How many states are no-kill? One, and it’s Maine, according to data shared by Best Friends Animal Society. With an interactive map created by Best Friends, you can see how close or how far a community and state is on its way to becoming no-kill. Data can be sorted by state and on a more local… Learn More
A flurry of media articles broke out last year, associating cat ownership and exposure to human mental health problems including schizophrenia, and attributed it to cats as carriers of toxoplasma gondii, a parasitic protozoan. Was the hype justified? No, writes Best Friends Animal Society’s Peter Wolf on Vox Felina, citing an article about a paper… Learn More
Ever feel incredibly frustrated at the picture anti-cat advocates are trying to paint of cats? So is Peter Wolf, and he’s dedicated his life to doing something about it. He first created a blog called Vox Felina, where he methodically deconstructs misleading media narratives and bad science. He’s now added the position of Cat Initiatives… Learn More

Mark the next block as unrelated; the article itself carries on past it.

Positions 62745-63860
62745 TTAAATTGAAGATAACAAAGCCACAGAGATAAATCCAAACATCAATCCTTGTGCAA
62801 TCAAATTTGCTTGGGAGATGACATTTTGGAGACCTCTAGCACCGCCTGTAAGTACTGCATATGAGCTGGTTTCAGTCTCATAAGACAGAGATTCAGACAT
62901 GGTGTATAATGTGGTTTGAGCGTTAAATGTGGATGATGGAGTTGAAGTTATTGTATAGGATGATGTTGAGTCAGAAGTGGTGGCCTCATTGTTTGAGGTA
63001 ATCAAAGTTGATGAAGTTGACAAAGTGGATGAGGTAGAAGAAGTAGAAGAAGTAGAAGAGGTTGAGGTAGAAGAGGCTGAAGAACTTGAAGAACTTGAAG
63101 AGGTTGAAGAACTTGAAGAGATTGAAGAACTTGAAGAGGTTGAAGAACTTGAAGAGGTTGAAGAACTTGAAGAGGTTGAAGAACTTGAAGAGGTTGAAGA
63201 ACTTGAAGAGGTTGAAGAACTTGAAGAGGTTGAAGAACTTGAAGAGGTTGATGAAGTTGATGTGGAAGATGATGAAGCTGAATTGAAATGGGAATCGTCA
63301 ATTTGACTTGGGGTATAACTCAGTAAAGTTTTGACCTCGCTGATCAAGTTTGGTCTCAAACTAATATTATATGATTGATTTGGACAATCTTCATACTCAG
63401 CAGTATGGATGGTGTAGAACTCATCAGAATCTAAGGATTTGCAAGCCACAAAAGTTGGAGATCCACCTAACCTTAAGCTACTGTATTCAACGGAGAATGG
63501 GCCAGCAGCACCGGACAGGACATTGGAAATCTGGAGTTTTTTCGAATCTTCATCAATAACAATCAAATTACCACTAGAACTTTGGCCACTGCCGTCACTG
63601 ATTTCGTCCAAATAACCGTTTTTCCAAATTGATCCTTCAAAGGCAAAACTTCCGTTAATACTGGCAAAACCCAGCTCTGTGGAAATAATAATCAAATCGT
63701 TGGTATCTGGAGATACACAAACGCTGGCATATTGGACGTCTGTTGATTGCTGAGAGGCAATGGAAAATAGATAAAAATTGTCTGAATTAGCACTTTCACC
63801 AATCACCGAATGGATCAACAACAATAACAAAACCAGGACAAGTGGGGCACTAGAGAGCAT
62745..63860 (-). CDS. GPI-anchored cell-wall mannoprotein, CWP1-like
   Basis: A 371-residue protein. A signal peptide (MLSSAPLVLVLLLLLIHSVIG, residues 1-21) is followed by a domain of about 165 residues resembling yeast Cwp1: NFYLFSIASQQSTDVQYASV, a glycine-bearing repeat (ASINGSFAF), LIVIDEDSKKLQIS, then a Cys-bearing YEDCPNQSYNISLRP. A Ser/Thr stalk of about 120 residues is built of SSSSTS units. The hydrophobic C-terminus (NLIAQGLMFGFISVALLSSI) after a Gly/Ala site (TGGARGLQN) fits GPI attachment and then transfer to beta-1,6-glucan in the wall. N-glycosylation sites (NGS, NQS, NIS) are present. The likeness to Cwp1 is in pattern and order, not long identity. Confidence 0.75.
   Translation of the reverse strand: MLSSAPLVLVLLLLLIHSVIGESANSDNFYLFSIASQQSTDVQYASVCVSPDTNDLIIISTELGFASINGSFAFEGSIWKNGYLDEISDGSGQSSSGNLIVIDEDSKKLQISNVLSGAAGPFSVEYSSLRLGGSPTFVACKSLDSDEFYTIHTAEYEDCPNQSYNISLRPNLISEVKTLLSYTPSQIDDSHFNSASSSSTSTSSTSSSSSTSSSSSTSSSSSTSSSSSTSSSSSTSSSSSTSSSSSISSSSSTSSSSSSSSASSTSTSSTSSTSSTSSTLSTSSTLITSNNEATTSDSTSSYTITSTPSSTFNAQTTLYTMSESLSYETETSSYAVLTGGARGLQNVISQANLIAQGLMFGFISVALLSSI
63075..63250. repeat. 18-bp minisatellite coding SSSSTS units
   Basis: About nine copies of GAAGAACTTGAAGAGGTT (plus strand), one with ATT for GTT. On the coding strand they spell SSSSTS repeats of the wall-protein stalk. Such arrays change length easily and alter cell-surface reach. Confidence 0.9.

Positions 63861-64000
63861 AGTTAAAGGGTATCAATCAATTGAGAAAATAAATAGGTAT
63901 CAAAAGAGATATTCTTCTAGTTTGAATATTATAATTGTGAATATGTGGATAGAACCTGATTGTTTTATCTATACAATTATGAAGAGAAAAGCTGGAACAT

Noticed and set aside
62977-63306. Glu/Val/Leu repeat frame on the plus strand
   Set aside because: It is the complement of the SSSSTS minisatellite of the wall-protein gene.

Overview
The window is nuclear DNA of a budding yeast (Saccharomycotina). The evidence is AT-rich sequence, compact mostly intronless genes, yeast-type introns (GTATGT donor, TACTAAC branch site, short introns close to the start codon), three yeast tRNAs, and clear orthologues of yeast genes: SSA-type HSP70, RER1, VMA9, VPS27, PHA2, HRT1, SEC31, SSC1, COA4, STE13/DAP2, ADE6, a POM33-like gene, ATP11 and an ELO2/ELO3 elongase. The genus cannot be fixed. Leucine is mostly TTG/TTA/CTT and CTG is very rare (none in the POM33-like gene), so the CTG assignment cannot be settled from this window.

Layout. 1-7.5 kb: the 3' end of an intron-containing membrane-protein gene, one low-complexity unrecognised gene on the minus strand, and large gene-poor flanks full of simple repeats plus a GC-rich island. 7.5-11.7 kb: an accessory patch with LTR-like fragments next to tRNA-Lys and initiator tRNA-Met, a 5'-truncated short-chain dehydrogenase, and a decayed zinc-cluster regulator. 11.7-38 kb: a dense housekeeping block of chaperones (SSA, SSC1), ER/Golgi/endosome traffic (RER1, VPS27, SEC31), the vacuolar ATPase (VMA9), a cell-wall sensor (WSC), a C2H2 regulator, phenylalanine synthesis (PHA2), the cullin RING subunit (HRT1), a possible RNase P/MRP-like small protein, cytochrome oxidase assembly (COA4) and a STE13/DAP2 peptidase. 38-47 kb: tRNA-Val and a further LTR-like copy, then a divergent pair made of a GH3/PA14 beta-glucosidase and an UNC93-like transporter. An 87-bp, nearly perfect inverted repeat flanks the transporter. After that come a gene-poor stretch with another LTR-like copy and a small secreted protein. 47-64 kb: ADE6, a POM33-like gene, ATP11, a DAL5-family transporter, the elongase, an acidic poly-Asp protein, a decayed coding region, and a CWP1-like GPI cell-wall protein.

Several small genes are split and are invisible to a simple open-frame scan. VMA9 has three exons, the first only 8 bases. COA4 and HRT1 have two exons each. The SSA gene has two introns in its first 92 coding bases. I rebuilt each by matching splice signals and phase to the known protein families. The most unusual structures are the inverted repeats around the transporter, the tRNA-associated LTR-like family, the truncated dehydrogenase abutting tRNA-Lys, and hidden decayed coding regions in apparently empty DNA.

Ever wonder how your community’s shelter lifesaving stacks up? We’ve just updated our comparative database with 2012 data, with 2013 on its way early next year!
Today’s Veterinary Practice and Banfield Pet Hospital have partnered to publish the data garnered by Banfield Applied Research and Knowledge (BARK), based on veterinary records from its 850 hospitals and 2.4 million pets treated each year.
If your organization isn’t keeping data, or you’re not sure your current practices are giving you the information you need to save more animals, the National Federation of Humane Societies has created a data matrix form, instructions and definitions that can help.
The National Federation of Humane Societies is asking animal sheltering organizations nationwide to take a short (about 10-minute) survey on what data they collect and how they use it. They’ll be using the information to develop support and training resources.
Few things are as controversial in the animal welfare world as free pet adoptions, primarily out of concern that the homes the pets go to won’t be as good as those where the adopter pays a fee. A recent study concludes those concerns are unjustified.